The Future of U.S. Water Supplies

This was the topic for an interesting 4-person panel in Washington, D.C. on October 2nd sponsored by Resources for the Future (RFF). Here’s the link to the seminar. It’s well worth a close look. Ironically, RFF’s current president is Phil Sharp, the former 20-year Indiana Congressman.

http://www.rff.org/Events/Pages/The-Future-of-US-Water-Supplies.aspx

Notably, Dr. Tom Brown of the U.S. Forest Service concluded his remarks (at 33:46 minutes into the video) by the statement that “Adaptation will be essential, but large increases in reservoir storage capacity are typically not the answer.”

At 29:50, he discusses future water demand, i.e. desired consumptive use, as the climate changes. (Note that per the map for scenario A2-CSIRO (w/ the climate change model included), there could be an onerous increase in water demand in the Midwest area including Indiana, i.e. greater than 100%, due mainly to increased demand for agricultural and landscape irrigation.

It will be interesting to observe how, or whether, Citizens Water, with its apparent natural aversion to serious water conservation, will evaluate potential responses to such sobering future scenarios related to water demand increases caused by climate change. Previous public comments at its Technical Advisory Group meetings have urged CW to begin to instill a broad-based water conservation ethic to reduce demand. But that would constitute “Reducing baseline water use” which, as RFF researcher Len Shabman noted (starting at 64:23 into the video), urban water utilities are highly averse to consider.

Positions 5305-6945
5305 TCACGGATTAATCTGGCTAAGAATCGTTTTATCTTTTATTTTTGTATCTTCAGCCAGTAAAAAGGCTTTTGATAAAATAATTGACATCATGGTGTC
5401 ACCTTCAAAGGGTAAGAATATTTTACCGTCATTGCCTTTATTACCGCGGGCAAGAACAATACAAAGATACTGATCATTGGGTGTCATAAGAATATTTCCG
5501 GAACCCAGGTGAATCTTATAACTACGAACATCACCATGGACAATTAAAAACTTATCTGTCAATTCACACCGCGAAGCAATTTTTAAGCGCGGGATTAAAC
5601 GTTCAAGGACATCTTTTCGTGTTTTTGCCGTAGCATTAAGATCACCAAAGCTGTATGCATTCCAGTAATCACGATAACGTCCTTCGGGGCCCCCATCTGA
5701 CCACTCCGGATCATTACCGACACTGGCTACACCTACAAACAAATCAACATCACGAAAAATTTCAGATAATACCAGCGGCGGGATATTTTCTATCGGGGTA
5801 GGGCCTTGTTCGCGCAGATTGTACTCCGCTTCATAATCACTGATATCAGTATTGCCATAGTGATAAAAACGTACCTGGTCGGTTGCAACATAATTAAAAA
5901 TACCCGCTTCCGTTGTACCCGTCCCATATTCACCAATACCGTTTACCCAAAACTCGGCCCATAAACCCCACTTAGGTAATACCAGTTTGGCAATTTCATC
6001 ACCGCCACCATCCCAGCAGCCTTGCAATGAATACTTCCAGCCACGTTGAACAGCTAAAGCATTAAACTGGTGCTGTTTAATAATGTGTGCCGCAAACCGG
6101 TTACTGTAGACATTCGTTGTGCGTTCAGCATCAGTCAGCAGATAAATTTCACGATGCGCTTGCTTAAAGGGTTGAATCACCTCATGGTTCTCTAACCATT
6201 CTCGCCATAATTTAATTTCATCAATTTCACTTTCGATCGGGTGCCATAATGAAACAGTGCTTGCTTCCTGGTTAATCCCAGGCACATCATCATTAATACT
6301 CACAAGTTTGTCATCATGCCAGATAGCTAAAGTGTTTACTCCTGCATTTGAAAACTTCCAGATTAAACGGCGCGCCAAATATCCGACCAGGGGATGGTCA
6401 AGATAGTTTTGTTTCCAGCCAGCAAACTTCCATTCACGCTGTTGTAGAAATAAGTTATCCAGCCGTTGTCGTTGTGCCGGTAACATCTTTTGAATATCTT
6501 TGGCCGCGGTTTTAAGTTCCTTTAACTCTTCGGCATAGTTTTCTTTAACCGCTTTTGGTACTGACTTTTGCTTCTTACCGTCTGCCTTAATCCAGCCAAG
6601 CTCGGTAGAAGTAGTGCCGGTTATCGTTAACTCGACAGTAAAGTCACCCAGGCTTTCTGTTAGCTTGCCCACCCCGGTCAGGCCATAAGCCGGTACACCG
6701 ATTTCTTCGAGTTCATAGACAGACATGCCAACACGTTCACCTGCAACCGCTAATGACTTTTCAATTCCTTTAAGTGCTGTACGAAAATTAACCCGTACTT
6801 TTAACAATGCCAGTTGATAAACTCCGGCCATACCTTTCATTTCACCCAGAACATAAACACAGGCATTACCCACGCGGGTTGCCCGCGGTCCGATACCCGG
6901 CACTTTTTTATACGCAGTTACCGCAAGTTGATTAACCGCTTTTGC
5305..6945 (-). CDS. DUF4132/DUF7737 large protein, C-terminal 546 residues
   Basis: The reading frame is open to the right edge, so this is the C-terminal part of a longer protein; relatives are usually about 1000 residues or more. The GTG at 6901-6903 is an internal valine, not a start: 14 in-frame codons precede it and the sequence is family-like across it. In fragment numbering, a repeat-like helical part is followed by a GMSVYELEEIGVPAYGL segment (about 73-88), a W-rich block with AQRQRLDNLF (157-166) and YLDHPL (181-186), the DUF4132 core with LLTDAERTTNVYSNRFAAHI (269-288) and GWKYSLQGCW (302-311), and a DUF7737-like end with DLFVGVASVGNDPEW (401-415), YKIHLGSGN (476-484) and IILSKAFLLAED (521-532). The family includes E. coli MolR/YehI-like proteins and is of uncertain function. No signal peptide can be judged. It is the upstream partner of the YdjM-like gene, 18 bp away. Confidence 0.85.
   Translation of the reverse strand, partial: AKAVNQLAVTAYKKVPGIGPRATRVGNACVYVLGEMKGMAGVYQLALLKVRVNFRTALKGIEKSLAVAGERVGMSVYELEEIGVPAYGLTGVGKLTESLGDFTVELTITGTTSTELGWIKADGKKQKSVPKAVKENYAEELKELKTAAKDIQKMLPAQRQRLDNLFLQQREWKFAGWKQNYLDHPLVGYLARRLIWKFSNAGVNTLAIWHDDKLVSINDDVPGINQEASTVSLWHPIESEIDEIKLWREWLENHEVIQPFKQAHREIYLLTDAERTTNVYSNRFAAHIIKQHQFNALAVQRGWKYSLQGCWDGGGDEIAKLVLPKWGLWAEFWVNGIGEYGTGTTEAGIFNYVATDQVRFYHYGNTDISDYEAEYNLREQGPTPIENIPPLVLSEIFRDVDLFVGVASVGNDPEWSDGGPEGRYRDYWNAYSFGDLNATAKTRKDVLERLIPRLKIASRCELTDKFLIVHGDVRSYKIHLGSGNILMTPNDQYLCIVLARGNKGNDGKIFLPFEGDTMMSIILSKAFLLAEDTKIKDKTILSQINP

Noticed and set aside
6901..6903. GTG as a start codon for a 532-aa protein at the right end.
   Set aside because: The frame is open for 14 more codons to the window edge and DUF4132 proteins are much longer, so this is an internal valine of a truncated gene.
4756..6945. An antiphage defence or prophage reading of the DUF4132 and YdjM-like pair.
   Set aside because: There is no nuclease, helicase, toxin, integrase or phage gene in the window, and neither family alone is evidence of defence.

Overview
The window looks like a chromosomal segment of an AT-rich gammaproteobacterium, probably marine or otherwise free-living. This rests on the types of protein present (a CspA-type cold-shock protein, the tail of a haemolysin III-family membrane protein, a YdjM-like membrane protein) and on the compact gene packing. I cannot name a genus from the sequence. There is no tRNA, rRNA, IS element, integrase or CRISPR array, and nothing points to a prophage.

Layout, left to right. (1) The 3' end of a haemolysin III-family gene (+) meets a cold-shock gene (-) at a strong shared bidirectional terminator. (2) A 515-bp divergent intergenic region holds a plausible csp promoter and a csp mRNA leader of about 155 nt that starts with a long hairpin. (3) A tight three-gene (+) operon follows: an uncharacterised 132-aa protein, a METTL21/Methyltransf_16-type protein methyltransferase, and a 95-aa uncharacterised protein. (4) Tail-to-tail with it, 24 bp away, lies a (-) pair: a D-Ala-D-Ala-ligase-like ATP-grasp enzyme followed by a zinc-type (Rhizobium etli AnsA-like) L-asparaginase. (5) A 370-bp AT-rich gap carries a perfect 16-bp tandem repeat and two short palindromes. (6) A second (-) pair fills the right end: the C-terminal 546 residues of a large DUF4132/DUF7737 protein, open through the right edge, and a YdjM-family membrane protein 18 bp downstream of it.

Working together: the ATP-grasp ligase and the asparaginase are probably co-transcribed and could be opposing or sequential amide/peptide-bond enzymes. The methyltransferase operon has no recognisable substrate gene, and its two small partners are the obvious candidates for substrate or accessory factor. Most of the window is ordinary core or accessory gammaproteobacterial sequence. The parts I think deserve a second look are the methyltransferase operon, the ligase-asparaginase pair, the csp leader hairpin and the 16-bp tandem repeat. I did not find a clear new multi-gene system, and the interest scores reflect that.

However, it’s clear that Citizens Water is certainly not averse to “Water system consolidation” (another utility taboo noted by Shabman’s interesting table “Hierarchy of Practicability”). Citizens Water has been on an acquisition binge across central Indiana. (The purchase of the Westfield, IN system is currently pending before the Indiana Utility Regulatory Commission). Citizens Water will soon control most of the water utilities in central Indiana and will be instrumental in setting water policy for the region.

We hope that CW’s management is as circumspect and forward-thinking as it professes to be and will develop aggressive conservation plans for the future in the region. We’re skeptical— Citizens’ recent 20 -page Sustainability Report 2013 barely even mentions conservation.

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